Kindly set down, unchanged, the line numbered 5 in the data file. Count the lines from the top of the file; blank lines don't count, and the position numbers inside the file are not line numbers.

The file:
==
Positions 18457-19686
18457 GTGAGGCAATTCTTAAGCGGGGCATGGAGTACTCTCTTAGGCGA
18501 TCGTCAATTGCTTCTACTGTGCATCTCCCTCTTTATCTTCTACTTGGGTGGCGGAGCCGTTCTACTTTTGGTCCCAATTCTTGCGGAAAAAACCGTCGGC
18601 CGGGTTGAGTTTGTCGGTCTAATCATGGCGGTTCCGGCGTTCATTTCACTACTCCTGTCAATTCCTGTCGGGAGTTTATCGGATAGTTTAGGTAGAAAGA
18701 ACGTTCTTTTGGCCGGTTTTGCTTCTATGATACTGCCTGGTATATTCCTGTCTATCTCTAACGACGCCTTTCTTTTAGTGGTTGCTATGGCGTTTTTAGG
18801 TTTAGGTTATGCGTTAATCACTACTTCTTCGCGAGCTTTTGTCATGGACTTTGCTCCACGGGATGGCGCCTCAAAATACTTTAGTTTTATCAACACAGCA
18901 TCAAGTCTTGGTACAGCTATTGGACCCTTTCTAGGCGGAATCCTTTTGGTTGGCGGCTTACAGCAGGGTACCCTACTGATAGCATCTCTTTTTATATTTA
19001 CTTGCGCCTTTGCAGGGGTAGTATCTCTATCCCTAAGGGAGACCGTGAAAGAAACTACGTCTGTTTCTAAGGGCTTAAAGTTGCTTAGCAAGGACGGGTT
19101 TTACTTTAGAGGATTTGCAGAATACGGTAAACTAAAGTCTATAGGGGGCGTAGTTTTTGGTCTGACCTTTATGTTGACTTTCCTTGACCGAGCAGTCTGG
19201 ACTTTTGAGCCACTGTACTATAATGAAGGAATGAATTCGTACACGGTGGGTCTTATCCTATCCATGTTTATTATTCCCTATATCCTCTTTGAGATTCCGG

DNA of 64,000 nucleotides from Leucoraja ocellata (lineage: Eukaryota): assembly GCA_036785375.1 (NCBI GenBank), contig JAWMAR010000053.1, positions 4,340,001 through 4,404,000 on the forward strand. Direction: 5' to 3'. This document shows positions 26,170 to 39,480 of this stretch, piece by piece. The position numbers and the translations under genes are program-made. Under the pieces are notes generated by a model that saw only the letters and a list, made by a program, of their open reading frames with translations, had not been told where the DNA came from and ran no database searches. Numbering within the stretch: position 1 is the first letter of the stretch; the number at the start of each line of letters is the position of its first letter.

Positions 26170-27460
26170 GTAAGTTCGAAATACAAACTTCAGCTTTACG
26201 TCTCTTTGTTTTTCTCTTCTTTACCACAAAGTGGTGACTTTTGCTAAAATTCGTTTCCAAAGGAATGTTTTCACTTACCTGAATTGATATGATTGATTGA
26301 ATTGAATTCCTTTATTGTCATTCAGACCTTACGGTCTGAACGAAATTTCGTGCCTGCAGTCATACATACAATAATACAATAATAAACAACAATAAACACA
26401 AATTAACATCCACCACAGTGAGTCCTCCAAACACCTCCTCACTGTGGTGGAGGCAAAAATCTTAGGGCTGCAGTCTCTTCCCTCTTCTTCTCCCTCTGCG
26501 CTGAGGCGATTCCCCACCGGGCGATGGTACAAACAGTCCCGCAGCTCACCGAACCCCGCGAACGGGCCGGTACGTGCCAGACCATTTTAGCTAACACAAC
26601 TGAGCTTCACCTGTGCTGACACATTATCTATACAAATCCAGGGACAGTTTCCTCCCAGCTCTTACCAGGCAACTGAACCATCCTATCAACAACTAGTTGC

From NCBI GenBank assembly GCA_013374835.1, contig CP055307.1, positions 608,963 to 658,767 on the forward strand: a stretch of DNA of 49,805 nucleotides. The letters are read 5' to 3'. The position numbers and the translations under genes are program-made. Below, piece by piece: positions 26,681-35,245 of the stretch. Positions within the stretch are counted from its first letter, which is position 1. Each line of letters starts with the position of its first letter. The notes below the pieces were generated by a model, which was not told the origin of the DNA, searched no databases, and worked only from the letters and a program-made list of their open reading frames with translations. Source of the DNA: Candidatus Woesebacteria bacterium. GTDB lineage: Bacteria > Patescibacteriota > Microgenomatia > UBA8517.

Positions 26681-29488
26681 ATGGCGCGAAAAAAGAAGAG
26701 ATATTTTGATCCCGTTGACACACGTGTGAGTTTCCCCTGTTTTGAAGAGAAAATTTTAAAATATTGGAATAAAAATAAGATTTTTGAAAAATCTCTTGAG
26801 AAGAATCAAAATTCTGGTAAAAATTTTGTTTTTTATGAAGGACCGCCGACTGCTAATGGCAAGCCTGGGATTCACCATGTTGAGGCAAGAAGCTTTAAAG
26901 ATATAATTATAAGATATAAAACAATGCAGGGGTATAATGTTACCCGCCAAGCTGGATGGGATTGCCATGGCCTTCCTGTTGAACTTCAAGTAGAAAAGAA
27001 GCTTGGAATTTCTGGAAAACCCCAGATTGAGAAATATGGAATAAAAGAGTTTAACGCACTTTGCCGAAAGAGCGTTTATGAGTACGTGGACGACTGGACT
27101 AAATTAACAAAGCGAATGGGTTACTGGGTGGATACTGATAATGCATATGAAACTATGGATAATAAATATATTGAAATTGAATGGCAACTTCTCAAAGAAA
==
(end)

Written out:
18701 ACGTTCTTTTGGCCGGTTTTGCTTCTATGATACTGCCTGGTATATTCCTGTCTATCTCTAACGACGCCTTTCTTTTAGTGGTTGCTATGGCGTTTTTAGG